In brief: Healthcare organizations that are considering mergers or acquisitions need to address the topic of culture, as lack of attention to this issue has been a factor in the dissolution of many partnerships.
Cultural fit is often discussed during the due diligence phase of a merger or acquisition and is typically identified as the most critical success factor. But once a hospital-physician or health system alignment is executed, culture tends to become a secondary concern for many organizations.
While culture often takes a back seat to financial concerns and other, weightier matters of strategy, organizations that ignore cultural alignment do so at their peril. Health system partnerships end for a variety of reasons, but cultural differences are frequently cited as being among the top causes of dissolution.
What Is Culture?
It’s a term that has different meanings for different people and organizations. And while there may be no universal definition for culture, it can be taken to include an organization’s expectations, experiences, philosophy, and the values that hold it together. Culture is expressed in interactions within and outside the organization, and is based on shared attitudes, beliefs, and customs. Importantly, an organization’s culture is also demonstrated in the level of its employees’ commitment toward collective objectives.1
The pervasive effects of negative employee sentiment toward a partnership can be difficult to resolve defensively, and are likely to be more successfully addressed as part of a larger, proactive cultural fit strategy.
With that in mind, below are three ways that healthcare organizations can tackle cultural issues head-on—before they become conflicts that can threaten the success of the alignment.
- Understand how day-to-day operations affect the staff, and ensure they reflect characteristics of both organizations. During and after an alignment between organizations, there is a focus on how the combined organization will operate and function. Policies and procedures provide the daily activity guidance for employees and represent the foundational operations of an organization. In a merger, policies and procedures also need to merge to reflect the new realities of the combined organization. But when new procedures don’t reflect an organization’s historical procedures, or the rationale for change is not communicated, management and staff may feel overlooked, which can lead to disengagement.
- Evaluate the use of partner resources, and choose these resources wisely. When approaching a partnership, departments such as IT may become a shared system service, managed by the system’s infrastructure. Utilizing centralized resources in this way likely has financial benefits for both organizations, but the implications on culture shouldn’t be overlooked. Staff who feel that their support teams are distant, unavailable, and disconnected often feel unsupported by the organization and its resources.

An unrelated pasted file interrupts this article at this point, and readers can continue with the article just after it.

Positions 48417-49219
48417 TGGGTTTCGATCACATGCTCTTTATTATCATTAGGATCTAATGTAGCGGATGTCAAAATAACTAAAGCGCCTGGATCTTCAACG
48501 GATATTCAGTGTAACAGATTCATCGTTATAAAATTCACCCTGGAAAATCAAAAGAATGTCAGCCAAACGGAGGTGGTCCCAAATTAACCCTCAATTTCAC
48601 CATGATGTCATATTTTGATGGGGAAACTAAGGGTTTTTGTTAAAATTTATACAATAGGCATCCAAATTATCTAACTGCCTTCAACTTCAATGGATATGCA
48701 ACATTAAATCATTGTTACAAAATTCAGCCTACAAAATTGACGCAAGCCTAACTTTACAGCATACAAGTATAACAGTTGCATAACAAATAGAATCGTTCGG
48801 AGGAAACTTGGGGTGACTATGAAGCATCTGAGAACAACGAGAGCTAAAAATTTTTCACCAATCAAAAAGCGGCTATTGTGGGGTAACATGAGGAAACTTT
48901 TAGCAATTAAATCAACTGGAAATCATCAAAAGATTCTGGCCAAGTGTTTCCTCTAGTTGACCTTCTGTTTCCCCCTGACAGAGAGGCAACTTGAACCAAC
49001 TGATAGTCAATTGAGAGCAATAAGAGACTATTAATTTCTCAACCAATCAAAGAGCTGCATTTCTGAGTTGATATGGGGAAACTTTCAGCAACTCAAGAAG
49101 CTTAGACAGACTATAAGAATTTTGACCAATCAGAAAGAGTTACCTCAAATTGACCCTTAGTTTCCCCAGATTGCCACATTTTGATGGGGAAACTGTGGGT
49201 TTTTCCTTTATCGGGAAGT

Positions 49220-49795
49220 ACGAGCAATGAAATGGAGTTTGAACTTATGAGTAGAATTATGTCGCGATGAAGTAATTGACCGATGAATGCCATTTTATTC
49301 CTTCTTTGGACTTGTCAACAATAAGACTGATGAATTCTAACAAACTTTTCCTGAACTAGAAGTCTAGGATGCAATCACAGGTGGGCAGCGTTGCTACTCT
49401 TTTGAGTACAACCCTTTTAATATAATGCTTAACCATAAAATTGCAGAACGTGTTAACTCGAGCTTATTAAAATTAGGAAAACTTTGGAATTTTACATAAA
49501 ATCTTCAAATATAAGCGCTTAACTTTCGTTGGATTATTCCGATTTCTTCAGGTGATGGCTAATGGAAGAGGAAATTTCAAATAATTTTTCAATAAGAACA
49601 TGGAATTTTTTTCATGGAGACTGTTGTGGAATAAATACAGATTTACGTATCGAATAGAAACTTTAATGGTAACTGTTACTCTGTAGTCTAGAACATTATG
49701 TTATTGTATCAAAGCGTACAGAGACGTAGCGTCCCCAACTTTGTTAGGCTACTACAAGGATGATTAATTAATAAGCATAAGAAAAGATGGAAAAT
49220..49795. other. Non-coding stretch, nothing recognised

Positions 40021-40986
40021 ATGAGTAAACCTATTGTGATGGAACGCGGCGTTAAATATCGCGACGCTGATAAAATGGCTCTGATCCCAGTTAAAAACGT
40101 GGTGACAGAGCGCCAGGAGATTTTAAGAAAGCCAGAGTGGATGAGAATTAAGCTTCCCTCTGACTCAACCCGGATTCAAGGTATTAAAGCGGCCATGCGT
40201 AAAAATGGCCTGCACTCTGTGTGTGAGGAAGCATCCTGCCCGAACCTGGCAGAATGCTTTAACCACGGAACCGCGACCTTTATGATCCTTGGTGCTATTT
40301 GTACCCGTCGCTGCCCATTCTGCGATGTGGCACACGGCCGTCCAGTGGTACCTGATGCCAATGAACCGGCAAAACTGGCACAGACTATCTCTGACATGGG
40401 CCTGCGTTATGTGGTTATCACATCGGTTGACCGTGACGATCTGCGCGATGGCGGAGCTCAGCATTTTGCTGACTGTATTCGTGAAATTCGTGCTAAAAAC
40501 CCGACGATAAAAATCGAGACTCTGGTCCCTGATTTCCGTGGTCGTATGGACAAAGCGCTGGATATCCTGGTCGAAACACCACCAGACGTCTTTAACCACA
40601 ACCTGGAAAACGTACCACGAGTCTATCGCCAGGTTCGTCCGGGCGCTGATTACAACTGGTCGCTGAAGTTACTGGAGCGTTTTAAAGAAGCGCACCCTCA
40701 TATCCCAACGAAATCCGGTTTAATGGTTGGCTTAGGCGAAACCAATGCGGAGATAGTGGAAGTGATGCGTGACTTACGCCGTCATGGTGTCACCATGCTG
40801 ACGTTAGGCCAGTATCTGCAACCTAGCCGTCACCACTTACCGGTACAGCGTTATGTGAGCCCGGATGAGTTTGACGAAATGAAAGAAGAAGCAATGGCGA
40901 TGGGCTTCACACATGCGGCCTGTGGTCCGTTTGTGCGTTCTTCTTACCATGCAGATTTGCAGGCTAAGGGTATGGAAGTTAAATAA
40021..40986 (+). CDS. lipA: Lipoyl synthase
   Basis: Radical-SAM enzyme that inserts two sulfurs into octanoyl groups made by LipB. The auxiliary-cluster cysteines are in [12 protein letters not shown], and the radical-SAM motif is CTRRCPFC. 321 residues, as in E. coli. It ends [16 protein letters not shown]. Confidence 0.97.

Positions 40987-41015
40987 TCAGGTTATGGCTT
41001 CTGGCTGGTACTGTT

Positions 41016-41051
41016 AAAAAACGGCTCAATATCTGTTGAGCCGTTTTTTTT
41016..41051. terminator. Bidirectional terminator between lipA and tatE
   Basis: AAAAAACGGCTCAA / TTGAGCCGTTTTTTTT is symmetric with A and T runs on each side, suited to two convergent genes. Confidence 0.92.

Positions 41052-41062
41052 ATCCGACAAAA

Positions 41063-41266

- Ensure that leadership teams work together understand the values, mission, and goals of the combined organization. Cultural fit needs to be more than a discussion point during the pre-alignment phase. Establishing shared values between the organization is a critical success factor. In a recent dissolution of an academic/nonacademic organization, physicians expressed that the nonacademic partner organization failed to understand the goals and mission of an academic medical center and a Level I trauma center. This lack of understanding at the leadership level trickled down to staff, who were unclear of the goals and mission of the combined organization.
Benefits of Staff Satisfaction
Fostering a positive cultural fit among partner organizations is more than just a means of safeguarding against a merger’s demise. Changes that come in the wake of a partnership are often felt most acutely by staff, and their satisfaction is critical to the success of the combined organization’s success.
- Creating a positive culture can help minimize turnover due to dissatisfaction. Reduction in turnover is a win-win for staff and the broader organization, given the potential for immediate savings in labor-related costs and training of new hires.
- Staff are part of the community the organization serves. If staff are committed to the organization, this perspective will be spread via word of mouth throughout their networks, which is often the service area of the hospital.
- Staff are typically also patients within the health system. Their positive outlooks may help keep them from seeking care outside the system.
Staff want to be part of a professional culture that understands and recognizes the value of their work. Organizations that recognize this will take steps to ensure that discussions about culture don’t end when a partnership agreement is finalized.